2. It is fair to say that Dominique Rodgers-Cromartie had his worst game of the season. Aside from his involvement in the Falcons’ first touchdown, he had other low moments. He was soft on Jones when the receiver caught a 7-yard pass on third down and four in the second. He was whistled for two penalties – holding and pass interference – when Jones turned him around later on the same drive. And he made a half-hearted effort to tackle Jacquizz Rodgers after a Nate Allen whiff. The running back ran 43 yards on the play.
3. Jason Babin, who had been playing more than any other defensive end, saw his snap counts decrease as Graham got more playing time. Babin played 33 of 75 possible snaps and Graham played 31. Babin went his fourth straight game without a sack and he was credited with only one tackle. His pass interference penalty on third down and ten on the Falcons first drive was a killer. Bowles called for a fire zone blitz and Babin stayed with Rodgers as he went out for a pass. Babin isn’t asked to pass defend much, but he blatantly grabbed the running back ten yards shy of the marker. Graham, meanwhile, was pretty much the only Eagles defensive end to help with stopping the run. He could start ahead of Babin on Monday night against the Saints.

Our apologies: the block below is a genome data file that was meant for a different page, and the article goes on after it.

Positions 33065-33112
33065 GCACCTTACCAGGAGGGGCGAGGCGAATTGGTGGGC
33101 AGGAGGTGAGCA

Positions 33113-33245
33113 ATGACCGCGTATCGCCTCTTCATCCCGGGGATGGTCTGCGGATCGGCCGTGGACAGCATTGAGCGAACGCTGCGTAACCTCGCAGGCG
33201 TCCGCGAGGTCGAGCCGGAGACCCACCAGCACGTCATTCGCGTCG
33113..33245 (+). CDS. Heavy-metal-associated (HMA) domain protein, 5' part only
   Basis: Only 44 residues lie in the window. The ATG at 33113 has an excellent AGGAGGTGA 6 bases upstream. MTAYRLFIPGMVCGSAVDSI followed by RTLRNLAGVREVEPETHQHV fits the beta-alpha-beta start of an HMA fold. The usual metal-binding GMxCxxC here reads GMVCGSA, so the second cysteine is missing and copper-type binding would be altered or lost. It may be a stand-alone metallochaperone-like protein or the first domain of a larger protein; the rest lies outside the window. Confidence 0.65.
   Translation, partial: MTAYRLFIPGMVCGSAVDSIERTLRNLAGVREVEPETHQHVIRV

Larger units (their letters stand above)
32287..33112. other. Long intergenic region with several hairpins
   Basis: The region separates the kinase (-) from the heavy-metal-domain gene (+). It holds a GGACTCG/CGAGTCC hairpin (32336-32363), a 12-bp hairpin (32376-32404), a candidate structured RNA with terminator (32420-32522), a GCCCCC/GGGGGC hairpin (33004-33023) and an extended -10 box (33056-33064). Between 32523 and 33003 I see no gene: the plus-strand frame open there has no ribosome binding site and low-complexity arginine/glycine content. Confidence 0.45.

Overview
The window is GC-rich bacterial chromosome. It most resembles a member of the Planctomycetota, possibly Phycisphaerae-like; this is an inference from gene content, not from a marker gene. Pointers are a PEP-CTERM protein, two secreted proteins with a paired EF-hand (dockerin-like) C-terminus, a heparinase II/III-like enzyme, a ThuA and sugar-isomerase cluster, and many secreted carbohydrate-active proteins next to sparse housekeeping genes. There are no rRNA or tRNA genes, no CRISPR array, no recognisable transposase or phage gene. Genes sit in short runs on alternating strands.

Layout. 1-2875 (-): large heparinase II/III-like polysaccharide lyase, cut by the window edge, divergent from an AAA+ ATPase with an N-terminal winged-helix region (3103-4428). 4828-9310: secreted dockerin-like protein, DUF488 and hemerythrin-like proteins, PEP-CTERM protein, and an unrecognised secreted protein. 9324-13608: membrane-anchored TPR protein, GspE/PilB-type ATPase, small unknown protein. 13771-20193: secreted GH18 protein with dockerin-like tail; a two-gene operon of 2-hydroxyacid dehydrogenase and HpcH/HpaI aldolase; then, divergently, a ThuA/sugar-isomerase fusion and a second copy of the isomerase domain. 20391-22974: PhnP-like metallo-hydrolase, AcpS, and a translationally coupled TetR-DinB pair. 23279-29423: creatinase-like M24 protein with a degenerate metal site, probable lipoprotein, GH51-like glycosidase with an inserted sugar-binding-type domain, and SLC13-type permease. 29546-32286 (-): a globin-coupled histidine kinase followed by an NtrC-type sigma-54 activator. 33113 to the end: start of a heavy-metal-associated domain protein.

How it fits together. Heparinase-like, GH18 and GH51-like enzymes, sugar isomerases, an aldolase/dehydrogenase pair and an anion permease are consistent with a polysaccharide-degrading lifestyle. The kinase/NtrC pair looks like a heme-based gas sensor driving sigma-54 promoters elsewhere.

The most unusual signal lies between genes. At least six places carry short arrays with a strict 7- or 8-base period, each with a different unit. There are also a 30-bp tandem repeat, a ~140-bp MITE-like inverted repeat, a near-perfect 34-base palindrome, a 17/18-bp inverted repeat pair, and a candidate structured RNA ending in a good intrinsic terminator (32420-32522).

The Eagles have been outscored in first quarter, 40-7. Only the 1-6 Chiefs (six points) have scored less than the Eagles in the first, and only the Chiefs (-48) and the 3-5 Titans (-33) have a worse point differential. Reid’s teams, in his previous 13 seasons, have outscored their opponents by 230 points in the first quarter.
THIS AND THAT
-- For all the talk about Bowles adding the blitz to his defense, he ended up sending very few extra pass rushers. He blitzed three times on 34 drop-backs. Ryan completed 3 of 3 passes for 36 yards when blitzed. There were two other blitzes but the Eagles were called for penalties – Babin’s and Rodgers-Cromartie’s pass interferences.
-- It was only one series, but not having Mychal Kendricks hurt when the Falcons converted on third and two on the opening drive. Casey Matthews, in for Kendricks at strong-side linebacker, was clearly in the wrong spot at the snap and it threw off the Eagles’ entire coverage. Ryan hit receiver Roddy White for a 10-yard conversion.